PTSD, or post-traumatic stress disorder, is a tough and sometimes debilitating disorder that can develop after an individual survives a trauma. The feeling of fear and panic during a dangerous situation is normal, but PTSD develops when those agitated feelings and symptoms linger long after the trauma has passed and crippled the ability to get through basic daily tasks.
While veterans are perhaps the most well-known segment of the population that experience PTSD, the disorder can also occur when an individual survived a disaster, car accident, physical or sexual assault, or even witnessed a family member or loved one experienced danger, harm, or death. Estimates from the Australian Guidelines for the Treatment of Acute Stress Disorder and Post-traumatic Stress Disorder suggest that between 5 to 10 percent of people will suffer from post-traumatic stress disorder at some point in their lives. However military veterans, especially those who served in combat situations, and members of search and rescue teams are much more likely than the general population to suffer from PTSD.
Treatment options are available—and as a complement to traditional methods of treatment such as cognitive and exposure therapy. Fortunately, floatation therapy is a natural therapy that has been proven to reduce PTSD symptoms such as stress and anxiety. After an hour of complete quiet and calmness in a float tank can be a great relief especially for sufferers who experience ongoing anxiety and tenseness.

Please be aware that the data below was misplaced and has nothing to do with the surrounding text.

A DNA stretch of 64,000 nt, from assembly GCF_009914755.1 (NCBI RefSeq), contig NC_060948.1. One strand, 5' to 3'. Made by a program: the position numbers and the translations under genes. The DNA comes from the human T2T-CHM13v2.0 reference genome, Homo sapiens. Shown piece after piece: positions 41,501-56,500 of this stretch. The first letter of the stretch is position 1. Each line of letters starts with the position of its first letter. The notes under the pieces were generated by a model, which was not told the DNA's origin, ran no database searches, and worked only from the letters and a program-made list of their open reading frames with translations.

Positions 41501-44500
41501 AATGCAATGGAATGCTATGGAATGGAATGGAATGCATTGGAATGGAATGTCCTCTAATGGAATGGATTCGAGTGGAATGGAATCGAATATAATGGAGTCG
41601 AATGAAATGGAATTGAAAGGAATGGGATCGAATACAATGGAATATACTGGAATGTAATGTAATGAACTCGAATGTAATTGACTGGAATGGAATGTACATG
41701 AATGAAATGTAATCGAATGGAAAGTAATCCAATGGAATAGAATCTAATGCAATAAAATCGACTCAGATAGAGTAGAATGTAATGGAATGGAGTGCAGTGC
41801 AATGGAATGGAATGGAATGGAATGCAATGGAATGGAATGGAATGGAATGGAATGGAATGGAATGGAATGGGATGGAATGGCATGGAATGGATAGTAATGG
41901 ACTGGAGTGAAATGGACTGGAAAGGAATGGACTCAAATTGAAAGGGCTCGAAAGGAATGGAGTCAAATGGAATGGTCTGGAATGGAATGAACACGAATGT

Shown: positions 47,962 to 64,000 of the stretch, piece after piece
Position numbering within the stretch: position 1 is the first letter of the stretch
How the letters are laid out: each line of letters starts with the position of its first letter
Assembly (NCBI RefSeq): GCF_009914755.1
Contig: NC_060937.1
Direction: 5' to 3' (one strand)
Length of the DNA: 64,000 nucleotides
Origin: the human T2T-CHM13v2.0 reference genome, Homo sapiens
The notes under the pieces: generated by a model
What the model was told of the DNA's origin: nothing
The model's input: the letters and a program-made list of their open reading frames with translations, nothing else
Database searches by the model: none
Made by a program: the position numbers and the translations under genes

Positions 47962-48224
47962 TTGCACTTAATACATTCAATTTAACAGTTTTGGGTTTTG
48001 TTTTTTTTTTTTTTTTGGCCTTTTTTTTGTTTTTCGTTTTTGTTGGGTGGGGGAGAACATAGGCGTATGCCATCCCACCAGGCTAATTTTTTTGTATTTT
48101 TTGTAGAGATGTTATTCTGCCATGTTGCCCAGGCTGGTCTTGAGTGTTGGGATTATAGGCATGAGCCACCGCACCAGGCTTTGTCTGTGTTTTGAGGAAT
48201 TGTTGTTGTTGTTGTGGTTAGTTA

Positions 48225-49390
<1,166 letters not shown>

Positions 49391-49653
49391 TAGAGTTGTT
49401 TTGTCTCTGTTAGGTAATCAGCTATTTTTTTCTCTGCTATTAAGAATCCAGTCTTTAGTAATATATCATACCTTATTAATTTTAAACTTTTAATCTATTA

Floating often gives an individual the perfect environment to locate the source of their hyperarousal and their negative emotions, without the clutter of sensory input.
The brain begins to produce deep theta brain waves (i.e. REM sleep) which can bring forth a sense of clarity and focus unparalleled by anything in normal waking life.
This state of focus, as reported by those who suffer from PTSD, gives an honest and unfiltered look into the source of their symptoms.
Many people have found floating to be a safe place to reprocess their traumatizing memories, as well as mitigating anxiety and depression. Among other benefits, a floating practice allows people to develop a sort of “body memory” of calm and positivity, which they can carry into their daily life. For those having a hard time, this is a compelling reason to float! If you or someone you love suffers from PTSD, it is important to seek the help of a mental health professional. Speak with your doctor about adding float therapy to your recovery plan and experience the true liberation that floating can bring.